Currently, it seems that all the venues used in London 2012 will have significant long term use and benefits to businesses, and particularly local ones.

By selecting locations for venues that already have a tradition in that sport has provided the best opportunity for long term use of those venues after the Olympics. Where there was less of a likelihood that a venue would have a long term use in that sport, a venue was selected that was either already established for use in other ways, such as the ExCel or O2 arena, designed to be scaled down after the Olympics, such as the Aquatics Centre, or built as a temporary structure to be taken down and reused in another, more sustainable way, such as the Basketball Arena.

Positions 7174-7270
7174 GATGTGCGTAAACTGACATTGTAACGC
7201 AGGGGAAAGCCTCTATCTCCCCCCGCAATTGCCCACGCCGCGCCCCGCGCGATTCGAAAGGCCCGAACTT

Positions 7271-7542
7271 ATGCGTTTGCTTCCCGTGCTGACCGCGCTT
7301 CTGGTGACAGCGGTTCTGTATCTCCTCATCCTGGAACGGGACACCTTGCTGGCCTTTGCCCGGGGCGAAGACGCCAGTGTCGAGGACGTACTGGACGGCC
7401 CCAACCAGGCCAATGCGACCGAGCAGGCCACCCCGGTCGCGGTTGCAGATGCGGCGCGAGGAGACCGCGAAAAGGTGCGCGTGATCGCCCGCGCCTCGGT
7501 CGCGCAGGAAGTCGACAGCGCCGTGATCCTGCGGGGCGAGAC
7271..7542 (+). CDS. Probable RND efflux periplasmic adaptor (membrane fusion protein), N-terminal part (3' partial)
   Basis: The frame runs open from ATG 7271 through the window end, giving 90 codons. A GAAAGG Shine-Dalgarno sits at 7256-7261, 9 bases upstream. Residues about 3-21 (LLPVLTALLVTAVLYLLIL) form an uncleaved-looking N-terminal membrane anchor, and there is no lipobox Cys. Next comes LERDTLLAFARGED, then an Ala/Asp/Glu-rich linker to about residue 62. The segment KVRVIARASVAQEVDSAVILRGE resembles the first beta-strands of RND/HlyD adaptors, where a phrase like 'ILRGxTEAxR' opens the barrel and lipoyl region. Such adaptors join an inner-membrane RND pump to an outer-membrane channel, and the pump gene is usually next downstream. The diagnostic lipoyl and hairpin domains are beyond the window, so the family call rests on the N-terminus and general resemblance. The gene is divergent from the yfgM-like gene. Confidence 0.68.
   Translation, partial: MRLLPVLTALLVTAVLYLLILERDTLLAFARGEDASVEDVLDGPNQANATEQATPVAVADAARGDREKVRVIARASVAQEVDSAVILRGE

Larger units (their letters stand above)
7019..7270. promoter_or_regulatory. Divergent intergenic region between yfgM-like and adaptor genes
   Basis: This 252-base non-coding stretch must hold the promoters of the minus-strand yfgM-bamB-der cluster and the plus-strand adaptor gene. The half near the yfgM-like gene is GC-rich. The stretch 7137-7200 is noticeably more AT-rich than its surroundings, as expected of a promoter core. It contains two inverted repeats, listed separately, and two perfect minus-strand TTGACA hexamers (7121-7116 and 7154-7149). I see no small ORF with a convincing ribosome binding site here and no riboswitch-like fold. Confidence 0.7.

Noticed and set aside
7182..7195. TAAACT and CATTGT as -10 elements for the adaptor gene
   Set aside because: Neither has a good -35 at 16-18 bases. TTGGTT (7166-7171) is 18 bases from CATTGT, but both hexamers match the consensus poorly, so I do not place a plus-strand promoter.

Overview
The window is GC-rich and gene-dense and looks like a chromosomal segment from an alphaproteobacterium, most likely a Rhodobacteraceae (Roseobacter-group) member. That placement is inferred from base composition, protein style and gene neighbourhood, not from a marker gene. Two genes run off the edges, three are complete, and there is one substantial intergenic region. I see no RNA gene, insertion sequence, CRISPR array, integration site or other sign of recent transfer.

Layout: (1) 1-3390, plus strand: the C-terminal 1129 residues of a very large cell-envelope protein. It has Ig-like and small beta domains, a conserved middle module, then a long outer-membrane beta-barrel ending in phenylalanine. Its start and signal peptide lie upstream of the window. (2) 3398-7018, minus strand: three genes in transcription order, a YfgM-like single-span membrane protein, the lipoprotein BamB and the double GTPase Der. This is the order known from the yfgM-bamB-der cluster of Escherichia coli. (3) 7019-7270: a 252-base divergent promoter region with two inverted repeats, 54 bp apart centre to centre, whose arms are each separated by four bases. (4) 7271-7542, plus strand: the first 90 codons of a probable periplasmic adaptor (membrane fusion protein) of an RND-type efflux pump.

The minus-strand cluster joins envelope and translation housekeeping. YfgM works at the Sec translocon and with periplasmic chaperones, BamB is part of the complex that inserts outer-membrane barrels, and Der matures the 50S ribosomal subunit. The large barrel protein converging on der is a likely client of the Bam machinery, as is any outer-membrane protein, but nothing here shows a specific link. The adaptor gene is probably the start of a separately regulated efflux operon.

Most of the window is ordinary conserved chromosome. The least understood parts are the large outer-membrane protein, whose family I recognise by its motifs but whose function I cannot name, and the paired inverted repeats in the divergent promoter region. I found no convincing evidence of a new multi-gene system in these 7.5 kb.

Combining the international focus on the venues during the games, their state of the art quality and their sustainable long term use once the games is finished will continue to provide significant opportunities for businesses linked to the venues for a long time following the games, with local, national and international events set to continue at most of the London Olympic Venues long after the Games have finished.

Opportunities For Local People

London 2012 has been working from the outset to make sure that London boroughs and other local communities that are being used as host venues see significant benefits from hosting the Olympics both throughout the event and in the long term.